Advanced traffic cameras raise questions about fighting crime while protecting privacy
Eight of the 20 responding communities in Greene, Miami, Montgomery and Warren counties said they had installed or approved automated license plate readers from Atlanta-based Flock Safety.
Flock’s plate readers have grown in popularity since the company started in 2017 and are spreading across Ohio. Beavercreek, Centerville, Kettering and Springboro all have fixed camera contracts.
Nine other communities – including Fairborn, Lebanon, Oakwood and Troy – said they had no plans to consider the devices, survey results showed.
Dayton, Miamisburg and Riverside said they haven’t decided. Moraine bought five cameras in 2014, three years before Flock was founded.
Flock, a company that touts 1,200 law enforcement partners, has “pretty dramatically improved the technology in a number of ways,” a company spokeswoman said.
More cameras to come
Springboro has 15 and Miami Twp. has eight, while police in Beavercreek, Centerville, Kettering and West Carrollton plan to install more than two dozen combined this spring, officials said.
“Cameras send a real-time alert to law enforcement when a stolen car or wanted suspect known to a state or national crime database enters the city,” the Centerville officer said. John Davis in the investigation.
He noted that they can also send alerts if a vehicle linked to a missing person in an AMBER or SILVER alert is detected.
Franklin Police Chief Adam Colon said since his division contracted 11 cameras in September, “many criminal investigations have been solved with the help of the system.”
They are used in specific investigations – not in routine traffic stops, red light violations, immigration enforcement, racial profiling or facial recognition, officials said.
Dayton had a Flock pilot program where one neighborhood saw crime drop more than 33%, according to the data. The city has been approached to use the technology by businesses in Old North Dayton, as well as along Stanley Avenue and Wagner Ford Road, records show.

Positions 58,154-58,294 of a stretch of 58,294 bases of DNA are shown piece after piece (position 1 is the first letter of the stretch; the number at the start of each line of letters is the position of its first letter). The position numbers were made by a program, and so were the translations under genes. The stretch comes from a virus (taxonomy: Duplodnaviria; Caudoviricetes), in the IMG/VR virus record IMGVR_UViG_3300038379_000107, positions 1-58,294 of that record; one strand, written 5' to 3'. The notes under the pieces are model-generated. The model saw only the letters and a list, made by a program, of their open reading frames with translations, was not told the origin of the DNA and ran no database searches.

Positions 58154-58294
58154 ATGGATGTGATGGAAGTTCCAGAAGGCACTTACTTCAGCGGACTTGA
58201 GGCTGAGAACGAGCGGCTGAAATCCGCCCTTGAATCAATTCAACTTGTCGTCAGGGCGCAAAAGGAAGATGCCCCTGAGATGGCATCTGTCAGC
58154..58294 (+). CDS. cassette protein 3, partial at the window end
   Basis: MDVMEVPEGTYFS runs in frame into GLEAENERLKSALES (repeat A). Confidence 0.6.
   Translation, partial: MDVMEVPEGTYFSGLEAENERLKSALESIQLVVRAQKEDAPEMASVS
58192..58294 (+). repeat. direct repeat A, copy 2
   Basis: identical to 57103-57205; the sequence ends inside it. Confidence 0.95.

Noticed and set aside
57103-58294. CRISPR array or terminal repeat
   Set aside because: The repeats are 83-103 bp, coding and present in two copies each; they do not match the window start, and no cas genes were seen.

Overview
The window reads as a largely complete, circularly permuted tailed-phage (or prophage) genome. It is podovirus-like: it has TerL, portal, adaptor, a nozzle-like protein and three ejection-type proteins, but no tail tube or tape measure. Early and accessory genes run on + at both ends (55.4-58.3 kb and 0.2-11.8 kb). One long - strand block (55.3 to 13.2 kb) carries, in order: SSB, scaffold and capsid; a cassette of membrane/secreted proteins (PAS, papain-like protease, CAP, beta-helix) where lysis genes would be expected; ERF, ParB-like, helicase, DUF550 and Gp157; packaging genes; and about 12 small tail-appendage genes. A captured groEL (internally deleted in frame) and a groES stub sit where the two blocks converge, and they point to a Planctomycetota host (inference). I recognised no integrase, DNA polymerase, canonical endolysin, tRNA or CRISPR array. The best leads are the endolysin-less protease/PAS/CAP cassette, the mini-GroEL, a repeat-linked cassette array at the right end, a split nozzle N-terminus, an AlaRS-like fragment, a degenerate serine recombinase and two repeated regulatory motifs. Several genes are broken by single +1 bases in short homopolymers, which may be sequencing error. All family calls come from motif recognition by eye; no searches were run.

“Businesses have been heavily impacted by illegal drag racing,” according to a police department impact report. “Drag racers are a danger to the community and have caused significant property damage to many of these businesses.”
Since last summer, at least seven communities in the Cincinnati, Cleveland and Columbus areas have contracted with Flock, according to reports.
Technology and privacy
Flock’s automated license readers offer lightweight, motion-activated, solar-powered cameras on a lease basis, company spokeswoman Holly Beilin said.
The system’s cloud-based software allows law enforcement to search through recorded images by vehicle make, color, type, license plate, condition and other unique details.
The charge per unit ranges from about $2,000 to $2,500 per year, Beilin said. Communities contracting with Flock who responded to the Dayton Daily News survey reported similar prices.
The company handles maintenance, digital storage, software updates and can replace cameras with the latest models, she said.
The cameras use the same technology as cellphones to transmit images, which belong to the contracting jurisdiction, just like the data, Beilin said.
License plate readers have no facial recognition capability, Flock does not share data with third parties and all devices have automatic data deletion after 30 days, she said.
“We understand that privacy is very important” and “we don’t believe data should be retained indefinitely,” she added.
“Thirty days is plenty of time for a detective to investigate a crime…and download any crime-related footage they might need,” Beilin added.
Thirty days is “a pretty arbitrary number,” said Gary Daniels, chief lobbyist for the American Civil Liberties Union of Ohio.